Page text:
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The wordsmith . . . Otago poet Brian Turner is at the Grainstore on October 25. PHOTO: LINDA ROBERTSON

It’s called Words & Music and it features just that – poetry from Brian Turner and music from Matt Langley, Charlotte Yates and Lee Clark.

The gig, billed as “a unique one-off concert for Oamaru”, takes place at the Grainstore in Harbour St on October 25.

Turner, the former New Zealand Poet Laureate who lives in Oturehua in Central Otago, will present works from his latest collection of more than 60 poems, Night Fishing

Hampden singer-songwriter Clark has also made a musical interpretation of three of Turner’s works, which he will perform to the Wednesday night audience. He will be accompanied by Victoria van der Spek on violin and keyboards and Dave Pettersson on harmonica and vocals.

Dunedin singer-songwriter Langley will showcase material from his most recent album, Winter Dust

Yates also has compositions from her new album, Then the Stars Start Singing, with which to woo the Oamaru crowd. She, too, has worked with the words of a renowned New Zealand poet, the late Hone Tuwhare.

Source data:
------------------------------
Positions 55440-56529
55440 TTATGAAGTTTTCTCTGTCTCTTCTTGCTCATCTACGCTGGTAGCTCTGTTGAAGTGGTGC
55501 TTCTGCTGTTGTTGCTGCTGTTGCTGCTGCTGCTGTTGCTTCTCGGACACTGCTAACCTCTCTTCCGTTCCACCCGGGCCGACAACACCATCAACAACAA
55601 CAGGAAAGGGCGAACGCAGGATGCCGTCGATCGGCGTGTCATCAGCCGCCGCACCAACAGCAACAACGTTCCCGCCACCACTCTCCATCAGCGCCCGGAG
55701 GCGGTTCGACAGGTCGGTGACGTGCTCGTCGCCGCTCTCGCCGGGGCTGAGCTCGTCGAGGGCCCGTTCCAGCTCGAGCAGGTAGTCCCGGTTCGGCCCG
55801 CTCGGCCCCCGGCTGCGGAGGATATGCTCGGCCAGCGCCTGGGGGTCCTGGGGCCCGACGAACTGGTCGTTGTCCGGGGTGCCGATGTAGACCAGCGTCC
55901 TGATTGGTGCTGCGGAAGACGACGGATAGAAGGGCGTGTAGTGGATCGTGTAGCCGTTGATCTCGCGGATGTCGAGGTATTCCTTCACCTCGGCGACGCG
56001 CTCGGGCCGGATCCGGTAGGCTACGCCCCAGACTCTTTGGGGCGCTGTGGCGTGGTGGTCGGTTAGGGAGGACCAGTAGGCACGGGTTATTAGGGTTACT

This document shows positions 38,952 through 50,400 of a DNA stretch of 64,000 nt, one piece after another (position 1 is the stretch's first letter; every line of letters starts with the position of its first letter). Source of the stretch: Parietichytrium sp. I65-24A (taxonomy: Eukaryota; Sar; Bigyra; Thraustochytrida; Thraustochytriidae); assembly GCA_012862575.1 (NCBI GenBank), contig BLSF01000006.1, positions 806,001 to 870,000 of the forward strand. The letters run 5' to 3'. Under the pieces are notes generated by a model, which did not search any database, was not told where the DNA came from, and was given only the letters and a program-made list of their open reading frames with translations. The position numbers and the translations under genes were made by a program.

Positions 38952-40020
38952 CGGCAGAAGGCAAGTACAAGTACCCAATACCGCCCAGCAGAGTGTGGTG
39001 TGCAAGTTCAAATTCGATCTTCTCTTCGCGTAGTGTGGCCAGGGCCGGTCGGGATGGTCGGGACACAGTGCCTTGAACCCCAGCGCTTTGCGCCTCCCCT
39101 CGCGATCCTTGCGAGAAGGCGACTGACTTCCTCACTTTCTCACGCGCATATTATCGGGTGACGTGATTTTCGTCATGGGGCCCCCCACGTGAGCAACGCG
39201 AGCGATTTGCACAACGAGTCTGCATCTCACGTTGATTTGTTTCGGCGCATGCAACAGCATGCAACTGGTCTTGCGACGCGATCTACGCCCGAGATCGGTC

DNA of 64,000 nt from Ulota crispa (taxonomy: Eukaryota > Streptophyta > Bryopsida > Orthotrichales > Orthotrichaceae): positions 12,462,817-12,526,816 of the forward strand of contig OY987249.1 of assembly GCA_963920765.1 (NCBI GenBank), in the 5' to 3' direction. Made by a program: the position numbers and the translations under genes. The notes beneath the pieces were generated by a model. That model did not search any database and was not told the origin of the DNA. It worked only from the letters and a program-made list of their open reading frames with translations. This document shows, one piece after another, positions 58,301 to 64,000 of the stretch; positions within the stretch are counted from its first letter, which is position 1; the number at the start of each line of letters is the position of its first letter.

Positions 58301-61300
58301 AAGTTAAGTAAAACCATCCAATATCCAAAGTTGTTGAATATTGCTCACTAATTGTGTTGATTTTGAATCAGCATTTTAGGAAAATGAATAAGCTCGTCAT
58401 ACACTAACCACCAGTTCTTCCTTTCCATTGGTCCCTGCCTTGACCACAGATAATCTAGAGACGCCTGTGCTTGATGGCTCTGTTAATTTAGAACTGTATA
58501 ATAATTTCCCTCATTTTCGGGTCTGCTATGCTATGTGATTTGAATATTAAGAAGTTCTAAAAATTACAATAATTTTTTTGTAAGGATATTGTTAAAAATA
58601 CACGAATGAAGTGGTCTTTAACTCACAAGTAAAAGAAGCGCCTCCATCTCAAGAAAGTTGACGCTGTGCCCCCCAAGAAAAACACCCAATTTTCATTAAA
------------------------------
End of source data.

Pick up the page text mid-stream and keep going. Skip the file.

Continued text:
The concert was “the brainchild of Terry Hannan”, Clark said.

Tickets cost $25. Door sales will be available from 7pm, or places can be reserved by texting 0273 666-201.

Clark has two more local concerts that week.

On the Friday (October 27), he and colleague Andrew Beszant are performing as Vanity Dog in the Harbour Street Collective.

The duo is also playing in the Hampden Presbyterian Church from 3pm on the Saturday, alongside jazz singer Julie Barclay and teenage country-folk exponent Becka Clark.

“This will be a ‘bring the kids’ do and gold-coin donation affair to raise money towards a heat pump for the community hall there,” Clark said.

He and Beszant formed Vanity Dog in 2015 for a single project. However, they soon realised they could write “sparklingly good songs” with shared influences from the likes of the The Byrds, The Smiths, The Beatles, and The Beach Boys.

Vanity Dog released its first EP, Winter, in 2016. It was followed early this year by Houndesque, which has had radio time in New Zealand and Australia while gaining a fan base in Britain, the United States and France.

An upcoming EP, Skin and Bone, will deliver “honest humanity” and “catchy harmonies that burst from the speakers with unashamedly infectious elation”, Clark said.